English 280B Topic: Queer Lit and Theory – Juliet Patterson (Genre, Post 1800)
Through literature, film and theory, this course will highlight important questions about the politics and social dynamics of “queer” sexuality and gender and how some of the most interesting contemporary writers and artists explore these questions in their work. Particular attention will be paid to the ways in which sexual identities intersect with and shape other categories of identity including gender, ethnicity, class culture and nation. Our work together will work toward several goals: 1) to understand a literary work’s “queerness” in terms of form and style; 2) to gain a sense of the central concepts and debates in queer theory and politics; and 3) to apply theory to literature as well as real world issues. GE: ALS-L. Prerequisites: FYWor equivalent. (ALS-L).
English 283 Crime Fiction – Bjorn Nordfjord (Genre, Post 1800)
Throughout its history crime fiction has been a genre with particularly strong ties to English literature on both sides of the Atlantic. This course provides a historical overview of crime fiction from its emergence in the 19th century to the present day, while also addressing questions of form and meaning. After opening with the pioneering work of Edgar Allan Poe we head to England and study the classic detective story as formulated by Arthur Conan Doyle, Agatha Christie and Dorothy L. Sayers. Returning to the United States we take a close look at the hard-boiled variety of crime fiction which breaks with the classic tradition in the hands of writers such as Dashiell Hammett, Raymond Chandler, Ross Macdonald, Patricia Highsmith and Chester Himes. Subsequently we will turn the police procedural introduced by American author Ed McBain, which quickly gains popularity on both sides of the Atlantic. Finally, we compare and contrast crime fiction with spy fiction by looking at key works by John Buchan, Eric Ambler and John le Carré. In addition to novels and short stories by influential authors, students will read supplemental texts that help shed light on the historical evolution of the genre and the aesthetic and social relevance of its heterogeneous forms. In class discussions we will address narrative structure and style, while also paying close attention to issues of gender, sexuality, race, class and nationality. Prerequisite: FYW or equivalent. (ALS-L).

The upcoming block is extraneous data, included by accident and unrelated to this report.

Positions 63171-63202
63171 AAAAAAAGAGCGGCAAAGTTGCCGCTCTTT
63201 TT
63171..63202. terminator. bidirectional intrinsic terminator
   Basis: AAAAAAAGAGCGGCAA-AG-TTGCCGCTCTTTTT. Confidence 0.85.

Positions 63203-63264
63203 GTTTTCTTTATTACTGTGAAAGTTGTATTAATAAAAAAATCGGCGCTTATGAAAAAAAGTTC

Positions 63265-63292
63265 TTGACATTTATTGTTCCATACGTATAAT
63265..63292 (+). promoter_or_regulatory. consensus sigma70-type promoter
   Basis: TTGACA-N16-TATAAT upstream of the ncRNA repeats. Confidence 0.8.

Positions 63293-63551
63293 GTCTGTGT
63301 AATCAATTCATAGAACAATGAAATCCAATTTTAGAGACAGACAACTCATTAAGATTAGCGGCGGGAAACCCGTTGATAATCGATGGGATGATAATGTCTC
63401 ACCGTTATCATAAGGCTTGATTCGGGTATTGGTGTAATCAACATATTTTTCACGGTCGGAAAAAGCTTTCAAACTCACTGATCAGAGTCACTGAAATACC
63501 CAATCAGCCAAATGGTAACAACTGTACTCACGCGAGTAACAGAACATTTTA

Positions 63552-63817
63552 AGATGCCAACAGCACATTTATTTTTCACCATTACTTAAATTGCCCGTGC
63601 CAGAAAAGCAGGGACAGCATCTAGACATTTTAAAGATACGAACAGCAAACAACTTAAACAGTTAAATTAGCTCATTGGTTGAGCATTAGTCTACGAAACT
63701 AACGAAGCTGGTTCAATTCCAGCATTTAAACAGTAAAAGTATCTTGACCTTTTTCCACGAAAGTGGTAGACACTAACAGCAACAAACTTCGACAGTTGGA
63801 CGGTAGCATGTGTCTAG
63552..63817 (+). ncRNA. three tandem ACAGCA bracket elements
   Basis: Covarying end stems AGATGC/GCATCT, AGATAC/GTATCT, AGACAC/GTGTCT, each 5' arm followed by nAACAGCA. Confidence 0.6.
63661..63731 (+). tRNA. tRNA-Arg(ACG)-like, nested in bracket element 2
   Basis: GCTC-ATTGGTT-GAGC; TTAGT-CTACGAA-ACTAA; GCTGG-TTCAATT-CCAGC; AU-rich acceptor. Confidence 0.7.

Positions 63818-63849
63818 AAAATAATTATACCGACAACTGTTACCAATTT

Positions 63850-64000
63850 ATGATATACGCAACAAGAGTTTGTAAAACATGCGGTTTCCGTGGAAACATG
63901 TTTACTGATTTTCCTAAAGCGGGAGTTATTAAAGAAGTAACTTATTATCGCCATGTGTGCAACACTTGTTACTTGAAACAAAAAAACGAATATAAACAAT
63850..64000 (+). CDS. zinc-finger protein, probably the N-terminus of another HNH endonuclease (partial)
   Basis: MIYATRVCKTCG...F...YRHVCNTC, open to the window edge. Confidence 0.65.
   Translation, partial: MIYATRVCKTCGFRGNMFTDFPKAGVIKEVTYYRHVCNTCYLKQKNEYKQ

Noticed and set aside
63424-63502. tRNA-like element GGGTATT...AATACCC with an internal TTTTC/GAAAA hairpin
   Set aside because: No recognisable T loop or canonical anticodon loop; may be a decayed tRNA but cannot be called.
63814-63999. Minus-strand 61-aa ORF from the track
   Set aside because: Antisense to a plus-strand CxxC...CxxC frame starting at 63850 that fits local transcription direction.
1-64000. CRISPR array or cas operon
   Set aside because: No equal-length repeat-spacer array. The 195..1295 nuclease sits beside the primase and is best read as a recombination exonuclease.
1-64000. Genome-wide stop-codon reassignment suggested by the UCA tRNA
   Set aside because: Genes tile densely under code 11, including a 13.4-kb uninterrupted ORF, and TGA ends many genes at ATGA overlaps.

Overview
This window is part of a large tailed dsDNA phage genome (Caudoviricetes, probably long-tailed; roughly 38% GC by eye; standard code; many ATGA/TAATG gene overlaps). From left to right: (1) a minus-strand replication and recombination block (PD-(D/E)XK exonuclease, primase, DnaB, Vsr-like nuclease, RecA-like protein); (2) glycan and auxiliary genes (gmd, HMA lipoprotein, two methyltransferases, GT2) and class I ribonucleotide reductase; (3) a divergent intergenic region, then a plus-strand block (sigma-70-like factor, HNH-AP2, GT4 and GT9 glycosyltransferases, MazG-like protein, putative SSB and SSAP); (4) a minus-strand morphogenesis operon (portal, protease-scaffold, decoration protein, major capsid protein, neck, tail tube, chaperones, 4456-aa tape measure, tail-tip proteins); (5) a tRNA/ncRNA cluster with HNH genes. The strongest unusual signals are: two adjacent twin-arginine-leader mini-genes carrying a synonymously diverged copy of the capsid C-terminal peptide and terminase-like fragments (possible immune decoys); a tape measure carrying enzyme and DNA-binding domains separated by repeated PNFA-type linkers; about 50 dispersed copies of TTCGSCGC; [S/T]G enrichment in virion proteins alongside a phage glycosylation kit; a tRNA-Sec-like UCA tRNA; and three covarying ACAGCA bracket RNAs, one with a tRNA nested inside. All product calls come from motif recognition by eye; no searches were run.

English 292 Creative Writing: Poetry – Diane LeBlanc (Genre, Post 1800)
A course in the craft of contemporary poetry, this course involves intensive reading and writing of contemporary poetry in a workshop setting. Students will explore and practice methods of craft, with special attention paid to imagery, metaphor, and structure as a means to stretch the boundaries of creative experience. The goal is to produce ambitious and resonant work as a part of the long conversation that is poetry. (WRI)
Prerequisite: FYW and sophomore standing or English 150
English 293 Intermediate Fiction Writing – Jeremy Nagamatsu (Genre, Post 1800)
In this course students read and write contemporary fiction intensively and explore the writer’s craft. Through readings, exercises, and discussion, students will improve their understanding of story structure, character development, and genre conventions, as well as how different literary traditions influence contemporary writing. The ultimate goal of this course is to direct students toward reading and writing practices that are necessary in both appreciating and contributing to the 21st century literary landscape. Prerequisites: FYW or equivalent and at least sophomore status. (WRI)
English 296 Screenwriting – Nicolette Bucciaglia (Genre, Post 1800)
This class will help students understand screenplay structure, dialogue, character, and dramatic situations. Students will read and analyze the storytelling techniques of screenplays and view feature films. Organized in a workshop structure, writing assignments start with short exercises and culminate in a partial original feature screenplay based on what students have learned through readings, screenings, and discussions.
Prerequisite: FYW and sophomore standing or English 150 (WRI)